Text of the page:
Annette Kelm | Annette Kelm MOCAD
Museum of Contemporary Art Detroit | 6.5.–31.7.2016
Detroit City/Detroit Affinities: Annette Kelm
The photographic works of the Berlin-based artist Annette Kelm often feature a single, vaguely familiar object, which she renders using a direct and realistic style that oscillates between genres, such as documentary and advertising. She makes series revolving around these objects, pressing the relationship between photography and sculpture—her work moves between the creation of images and the recording of a staged object or objects—in order to unfold her subject's social, economic, and cultural context. The work shares much with that of contemporaries such as Josephine Pryde and Wolfgang Tillmans, but perhaps her clearest influence is Christopher Williams, who also puts his camera at the service of finding historical marks and contexts embedded within forms. Yet whereas Williams typically provides lengthy captions that help viewers decipher and unpack his images, Kelm offers few clues.
The presentation at the Museum of Contemporary Art Detroit brings together works from throughout Kelm's career that outline the abovementioned concerns. In particular the piece Monney (2015) offers a link to Detroit, given the city's turbulent financial past and current economic realities. The work is a photographic triptych in which numerous freshly printed US $1 bills spell out the word "monney" (the misspelling is intentional). The composition is then abstracted and deconstructed; in the final picture the accumulated banknotes are no longer legible as a word. Kelm thus points toward the artificial character of money—a cultural construction that has been created as a way to pay for goods and services that also functions simultaneously as a medium of exchange, a unit of account, something that "stores" value yet as a mere piece of paper is worthless in and of itself.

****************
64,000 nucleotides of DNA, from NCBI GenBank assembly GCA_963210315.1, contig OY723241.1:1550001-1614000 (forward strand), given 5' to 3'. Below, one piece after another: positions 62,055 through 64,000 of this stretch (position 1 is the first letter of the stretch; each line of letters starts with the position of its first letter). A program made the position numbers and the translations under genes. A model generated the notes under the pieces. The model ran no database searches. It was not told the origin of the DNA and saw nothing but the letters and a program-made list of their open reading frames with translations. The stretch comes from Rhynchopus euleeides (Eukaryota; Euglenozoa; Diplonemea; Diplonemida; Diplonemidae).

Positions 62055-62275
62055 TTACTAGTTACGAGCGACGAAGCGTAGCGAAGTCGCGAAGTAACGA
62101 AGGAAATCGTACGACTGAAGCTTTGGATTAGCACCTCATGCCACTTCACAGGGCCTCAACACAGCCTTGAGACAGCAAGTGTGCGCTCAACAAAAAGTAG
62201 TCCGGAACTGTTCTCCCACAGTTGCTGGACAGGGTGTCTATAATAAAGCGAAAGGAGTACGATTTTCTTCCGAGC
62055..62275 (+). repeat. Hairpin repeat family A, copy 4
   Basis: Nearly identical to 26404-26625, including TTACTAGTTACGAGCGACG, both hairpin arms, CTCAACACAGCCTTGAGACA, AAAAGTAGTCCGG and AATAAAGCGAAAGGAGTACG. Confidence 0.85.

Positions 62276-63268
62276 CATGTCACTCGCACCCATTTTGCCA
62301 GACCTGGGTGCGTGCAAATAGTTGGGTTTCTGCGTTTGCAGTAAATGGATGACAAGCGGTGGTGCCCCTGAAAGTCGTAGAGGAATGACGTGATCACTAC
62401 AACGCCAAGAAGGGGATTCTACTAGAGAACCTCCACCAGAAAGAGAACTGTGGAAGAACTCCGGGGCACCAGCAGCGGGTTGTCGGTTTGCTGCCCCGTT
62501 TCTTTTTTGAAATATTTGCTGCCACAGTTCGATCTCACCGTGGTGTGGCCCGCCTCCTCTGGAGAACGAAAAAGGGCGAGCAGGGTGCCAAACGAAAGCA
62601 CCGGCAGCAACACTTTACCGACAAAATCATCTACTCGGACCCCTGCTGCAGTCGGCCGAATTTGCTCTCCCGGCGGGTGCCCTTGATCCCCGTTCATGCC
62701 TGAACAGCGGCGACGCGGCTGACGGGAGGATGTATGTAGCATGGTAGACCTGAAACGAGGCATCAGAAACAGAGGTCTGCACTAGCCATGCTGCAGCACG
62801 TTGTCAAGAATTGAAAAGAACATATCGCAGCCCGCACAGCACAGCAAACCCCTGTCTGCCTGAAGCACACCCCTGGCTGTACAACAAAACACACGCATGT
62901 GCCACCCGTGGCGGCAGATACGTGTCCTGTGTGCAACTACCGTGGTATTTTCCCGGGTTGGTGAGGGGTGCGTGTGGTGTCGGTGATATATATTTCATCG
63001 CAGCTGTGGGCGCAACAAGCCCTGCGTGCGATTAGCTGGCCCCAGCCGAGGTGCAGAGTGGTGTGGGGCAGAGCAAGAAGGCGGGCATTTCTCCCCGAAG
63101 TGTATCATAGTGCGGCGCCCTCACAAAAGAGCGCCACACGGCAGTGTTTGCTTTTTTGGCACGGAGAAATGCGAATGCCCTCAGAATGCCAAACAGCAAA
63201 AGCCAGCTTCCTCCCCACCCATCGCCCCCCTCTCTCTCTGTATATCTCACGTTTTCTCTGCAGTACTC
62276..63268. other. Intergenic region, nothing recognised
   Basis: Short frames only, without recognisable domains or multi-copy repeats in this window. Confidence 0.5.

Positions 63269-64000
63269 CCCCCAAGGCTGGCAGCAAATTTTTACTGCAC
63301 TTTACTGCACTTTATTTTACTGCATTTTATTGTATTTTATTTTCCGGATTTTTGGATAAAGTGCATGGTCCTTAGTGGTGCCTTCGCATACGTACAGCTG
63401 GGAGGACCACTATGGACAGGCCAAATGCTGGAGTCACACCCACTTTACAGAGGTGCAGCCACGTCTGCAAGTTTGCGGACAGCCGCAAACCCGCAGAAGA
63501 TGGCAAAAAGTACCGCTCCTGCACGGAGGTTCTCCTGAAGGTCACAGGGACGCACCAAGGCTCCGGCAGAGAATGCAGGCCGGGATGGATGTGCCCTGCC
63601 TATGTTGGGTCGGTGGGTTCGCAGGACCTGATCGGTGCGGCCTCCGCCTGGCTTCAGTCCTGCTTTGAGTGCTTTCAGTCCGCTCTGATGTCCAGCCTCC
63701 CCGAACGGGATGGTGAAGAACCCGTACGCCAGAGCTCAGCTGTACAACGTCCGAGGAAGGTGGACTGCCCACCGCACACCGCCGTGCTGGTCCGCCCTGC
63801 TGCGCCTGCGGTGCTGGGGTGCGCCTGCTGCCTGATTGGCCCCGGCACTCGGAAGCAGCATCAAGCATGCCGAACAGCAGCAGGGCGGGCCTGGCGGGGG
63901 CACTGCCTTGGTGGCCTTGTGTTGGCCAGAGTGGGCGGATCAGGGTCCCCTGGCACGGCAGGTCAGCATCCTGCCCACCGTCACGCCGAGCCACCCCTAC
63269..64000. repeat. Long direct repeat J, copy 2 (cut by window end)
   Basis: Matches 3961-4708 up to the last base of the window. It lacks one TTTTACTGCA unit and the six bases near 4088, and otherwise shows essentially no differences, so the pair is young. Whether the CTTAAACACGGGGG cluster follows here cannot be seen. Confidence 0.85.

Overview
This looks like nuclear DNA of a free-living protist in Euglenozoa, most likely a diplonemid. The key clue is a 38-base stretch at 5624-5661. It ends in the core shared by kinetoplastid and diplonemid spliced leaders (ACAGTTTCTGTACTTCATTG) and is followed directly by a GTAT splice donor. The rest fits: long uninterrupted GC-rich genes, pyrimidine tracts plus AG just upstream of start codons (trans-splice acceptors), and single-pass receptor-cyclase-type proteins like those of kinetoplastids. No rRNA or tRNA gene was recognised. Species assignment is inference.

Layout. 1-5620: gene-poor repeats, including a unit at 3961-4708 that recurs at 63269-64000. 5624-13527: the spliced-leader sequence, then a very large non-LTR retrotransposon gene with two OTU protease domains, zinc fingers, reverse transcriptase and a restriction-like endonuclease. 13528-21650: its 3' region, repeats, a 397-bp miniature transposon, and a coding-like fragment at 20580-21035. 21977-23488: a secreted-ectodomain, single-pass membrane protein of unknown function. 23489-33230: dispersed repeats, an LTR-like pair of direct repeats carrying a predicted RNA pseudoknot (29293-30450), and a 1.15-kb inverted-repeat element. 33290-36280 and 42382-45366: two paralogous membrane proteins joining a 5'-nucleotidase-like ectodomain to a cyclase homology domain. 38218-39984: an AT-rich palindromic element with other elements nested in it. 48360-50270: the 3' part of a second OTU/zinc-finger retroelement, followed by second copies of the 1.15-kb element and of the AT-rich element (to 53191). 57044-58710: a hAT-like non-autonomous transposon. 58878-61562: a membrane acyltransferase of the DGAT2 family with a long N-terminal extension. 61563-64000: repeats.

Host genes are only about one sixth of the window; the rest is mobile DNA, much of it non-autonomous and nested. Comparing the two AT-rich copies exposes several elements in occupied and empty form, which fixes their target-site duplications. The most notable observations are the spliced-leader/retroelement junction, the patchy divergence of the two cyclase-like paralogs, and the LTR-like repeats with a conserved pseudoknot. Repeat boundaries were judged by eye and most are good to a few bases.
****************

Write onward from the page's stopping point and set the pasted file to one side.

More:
The work establishes a connection between art as commodity and art as an investment possibility that, like the dollar, is based on symbolic, not intrinsic, value.
Curated by Susanne Feld Hilberry Senior Curator at Large Jens Hoffmann